So, let’s get to the questions and answers, eh?
How do you start your (writing) projects?
The problem with story ideas is that there are too many good ones out there. When I believe I’ve stumbled upon a terrific idea, I’m going to write it. That’s not to say things always turn out as expected, but let’s not quibble over the details.
For me, the fun in writing is creating unique, compelling characters, placing them in dramatic settings and situations and then sitting back and watching to see if they win or lose. It really doesn’t matter to me one way or the other provided they remain interesting and their story comes to a logical, or at least sane conclusion.
Without question I’m no outliner, but neither do I write altogether by the seat of my pants. You might say I’m a hybrid. When starting a novel I establish broad story goals with conceptual turning points, toss a few appropriate characters into the mix, and later identify chapter goals as the storyline develops. Regardless, I allow sufficient latitude for my characters to move and fight their battles in their own distinctive, surprising styles as the story unfolds. While writing, I often find myself reveling in the spoils of creativity as I hurry along to discover what happens next.
How do you continue your writing projects?
You’ve probably heard it said, “write what you know,” but I don’t believe that. I write what I enjoy, and that keeps me planted in my seat, pounding the keyboard. Writing allows me to continue to grow and learn as I discover new places, faces, voices and ideas.
I’m a member of the online writer’s group, Scribophile. Interaction there among fellow writers feeds my many writing interests and keeps me motivated to continually move forward.
Never the less, I often find it difficult to stay on task. Family, friends and my business all take time away from my writing as is only proper and quite okay. I manage to find plenty of time to write.
How do you finish your project?
Sometimes I find it a bit sad to finish a story. My joy comes in writing it, not reaching the ending. But, there is always the next project and I’ll enjoy writing that one too.
Like all writers, my projects require a great deal of final editing, more editing, and more—ad nauseum—using fine grit sandpaper. Only when I’ve convinced myself all the rough spots are smoothed out will I pass it beneath an editor’s nose.
I can’t explain my emotions in that singular moment when following a full year of planning, dreaming, researching, writing and editing, Untreed Reads Publishing accepted my new novel “Waves in the Wind” for publication. It’s scheduled for release this September, and I’m pacing the floor waiting for it to hit the streets around the globe in both print and e-book formats. Only then will I know the project is finished.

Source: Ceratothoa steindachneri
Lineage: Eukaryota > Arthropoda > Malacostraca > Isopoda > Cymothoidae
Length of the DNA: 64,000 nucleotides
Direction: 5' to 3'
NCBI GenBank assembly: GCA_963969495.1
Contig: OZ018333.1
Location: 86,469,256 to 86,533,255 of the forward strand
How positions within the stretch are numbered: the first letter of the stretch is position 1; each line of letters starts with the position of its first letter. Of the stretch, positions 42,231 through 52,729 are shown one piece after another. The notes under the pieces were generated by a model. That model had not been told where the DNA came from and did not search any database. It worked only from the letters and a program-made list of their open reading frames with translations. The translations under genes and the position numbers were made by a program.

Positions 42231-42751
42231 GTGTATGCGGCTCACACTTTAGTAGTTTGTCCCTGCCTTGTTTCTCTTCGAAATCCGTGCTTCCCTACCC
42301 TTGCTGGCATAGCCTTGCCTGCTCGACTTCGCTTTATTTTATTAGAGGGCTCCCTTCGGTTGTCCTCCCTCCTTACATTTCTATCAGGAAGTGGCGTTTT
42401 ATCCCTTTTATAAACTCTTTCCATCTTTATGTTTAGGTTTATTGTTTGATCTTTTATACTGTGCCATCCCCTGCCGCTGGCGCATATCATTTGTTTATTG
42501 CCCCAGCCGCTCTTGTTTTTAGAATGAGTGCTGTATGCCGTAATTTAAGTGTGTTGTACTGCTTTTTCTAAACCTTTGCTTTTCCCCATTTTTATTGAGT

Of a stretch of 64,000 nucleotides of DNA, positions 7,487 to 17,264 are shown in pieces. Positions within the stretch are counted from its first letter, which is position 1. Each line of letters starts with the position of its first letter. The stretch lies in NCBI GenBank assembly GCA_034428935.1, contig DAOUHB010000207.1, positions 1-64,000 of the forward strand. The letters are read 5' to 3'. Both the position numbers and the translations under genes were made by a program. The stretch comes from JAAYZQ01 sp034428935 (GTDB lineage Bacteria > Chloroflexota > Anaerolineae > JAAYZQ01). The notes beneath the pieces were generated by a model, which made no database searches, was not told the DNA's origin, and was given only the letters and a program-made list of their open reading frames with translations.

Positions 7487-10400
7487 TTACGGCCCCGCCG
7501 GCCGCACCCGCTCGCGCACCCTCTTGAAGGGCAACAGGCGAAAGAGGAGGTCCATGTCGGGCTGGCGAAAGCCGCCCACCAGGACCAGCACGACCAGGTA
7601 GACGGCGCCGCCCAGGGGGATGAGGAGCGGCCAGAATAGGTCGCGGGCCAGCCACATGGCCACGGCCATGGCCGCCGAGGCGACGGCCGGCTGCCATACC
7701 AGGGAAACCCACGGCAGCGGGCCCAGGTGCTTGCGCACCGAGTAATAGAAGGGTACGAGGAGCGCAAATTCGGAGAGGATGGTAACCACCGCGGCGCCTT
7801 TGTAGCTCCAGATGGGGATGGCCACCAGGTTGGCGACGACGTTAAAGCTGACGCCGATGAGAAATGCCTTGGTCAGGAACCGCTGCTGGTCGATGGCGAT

If you enjoy a tale where the old Celtic gods come alive within a deadly adventure featuring hope, loss and romance, you can find out more about “Waves in the Wind” by clicking on the “HOME” link above.
Include one challenge or additional tip that our collective communities could help with or benefit from.
A writing tool I find useful for building depth is allowing my characters to tell their own stories inside my larger one. People tell “war stories” all the time. You do it, I do it, everyone does. A war story often begins along the lines of, “That reminds me of the time when…” and readers instantly connect to that because it’s a normal part of their everyday lives.
I usually assign this task to secondary characters. Doing so brings them to life as they reveal their unique voice and personality traits. At times I allow two or more secondary characters to come together to share telling the story and that can be especially fun to write as they argue over details. Regardless, a war story should contain all the components of a complete story arc including a beginning, middle and end.
Whether it heightens drama or offers a chuckle, a war story shouldn’t be a mere “info dump” or pointless reminiscence (unless being pointless makes your point). It should offer higher meaning or progression for the greater plot. Maybe the story reveals pertinent backstory in an action-packed manner, presages an event or offers a hint your MC can capitalize on to address a problem—it’s a nifty all-purpose tool.
Passing the Pen
I’m very pleased to introduce my friend, author JH Mae, who will join us on the tour on July 16. I know you’ll want to see what she has to say, so here’s the link to her BLOG.
Her work has been published in a number of places and can be seen HERE. Let me tell you a bit more about her.
JH Mae siphons the frightening contents of her imagination onto paper, making room for new ideas, new horrors, new spectacular possibilities. Her words are just stories. The question is - will you believe they're only fiction?
I wish you all a wonderful summer as you continue to follow the remainder of the tour!